Kyrgios, who beat Federer’s conqueror Andreas Seppi before losing to Murray in the quarter final, has the potential to become the next star of the circuit and the great achievement in the Happy Slam could raise his confidence ahead of Wimbledon where he will try to improve his result of last year.
Milos Raonic, Kei Nishikori and Grigor Dimitrov reached at least the semifinal stage in Grand Slam tournaments in 2014 and are expected to follow in the footsteps of Stan Wawrinka and Marin Cilic as first-time Grand Slam champions in 2015. These three stars were not ready to lift their first Major Trophy in Melbourne but upsets are behind the corner especially at Grand Slam level. Among the reasons, which explain how the challenge faced by Raonic, Nishikori and Dimitrov is, there are the return to the top of Andy Murray, and the consistent tournament of Stan Wawrinka and Tomas Berdych.
Raonic has moved up to his career high position of World Number 6 after reaching the quarter final for the first time at the Australian Open. However, the young Canadian showed that he cannot rely only on his big serve if he wants to have a serious chance to beat the Fab 4 in Grand Slams, as it happened in the Melbourne quarter final match where his best weapon was not enough to prevail against Djokovic.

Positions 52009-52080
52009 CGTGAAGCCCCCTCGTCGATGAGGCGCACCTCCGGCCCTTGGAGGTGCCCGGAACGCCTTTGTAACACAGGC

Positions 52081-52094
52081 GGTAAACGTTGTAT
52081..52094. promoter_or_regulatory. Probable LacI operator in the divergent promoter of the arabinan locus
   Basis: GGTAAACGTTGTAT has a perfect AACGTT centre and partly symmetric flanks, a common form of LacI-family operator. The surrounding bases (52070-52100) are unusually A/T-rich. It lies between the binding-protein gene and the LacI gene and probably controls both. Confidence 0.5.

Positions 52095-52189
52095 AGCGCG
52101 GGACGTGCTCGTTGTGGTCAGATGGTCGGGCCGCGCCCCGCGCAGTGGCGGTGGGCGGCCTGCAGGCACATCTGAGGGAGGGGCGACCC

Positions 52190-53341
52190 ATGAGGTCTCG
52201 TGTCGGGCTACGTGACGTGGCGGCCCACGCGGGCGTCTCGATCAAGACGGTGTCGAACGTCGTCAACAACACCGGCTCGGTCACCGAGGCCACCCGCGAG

Raonic, who will have to defend his semifinal points at Wimbledon after reaching this stage of a Grand Slam tournament for the first time in his career, is just 360 points behind fifth ranked Kei Nishikori, who reached the quarter final in Melbourne.
The Japanese player, Grand Slam finalist for the first time last September at the US Open, beat David Ferrer but lost against Wawrinka who played his best match of the tournament in the quarter final against the Japanese player. By reaching the quarter final Nishikori equalled the same result achieved in 2012. The player coached by Michael Chang won just six of his 25 head-to-head matches against the top-10 but prevailed only twice in Grand Slams against Wawrinka in the quarter final and Djokovic in the semifinal at the 2014 US Open.
In comparison to Nishikori, Raonic won just five of his 27 head-to-head matches against top-10 players but has a 4-2 win-loss record against Murray. The Canadian has the potential to reach again the semifinal in Grand Slam tournaments in the near future.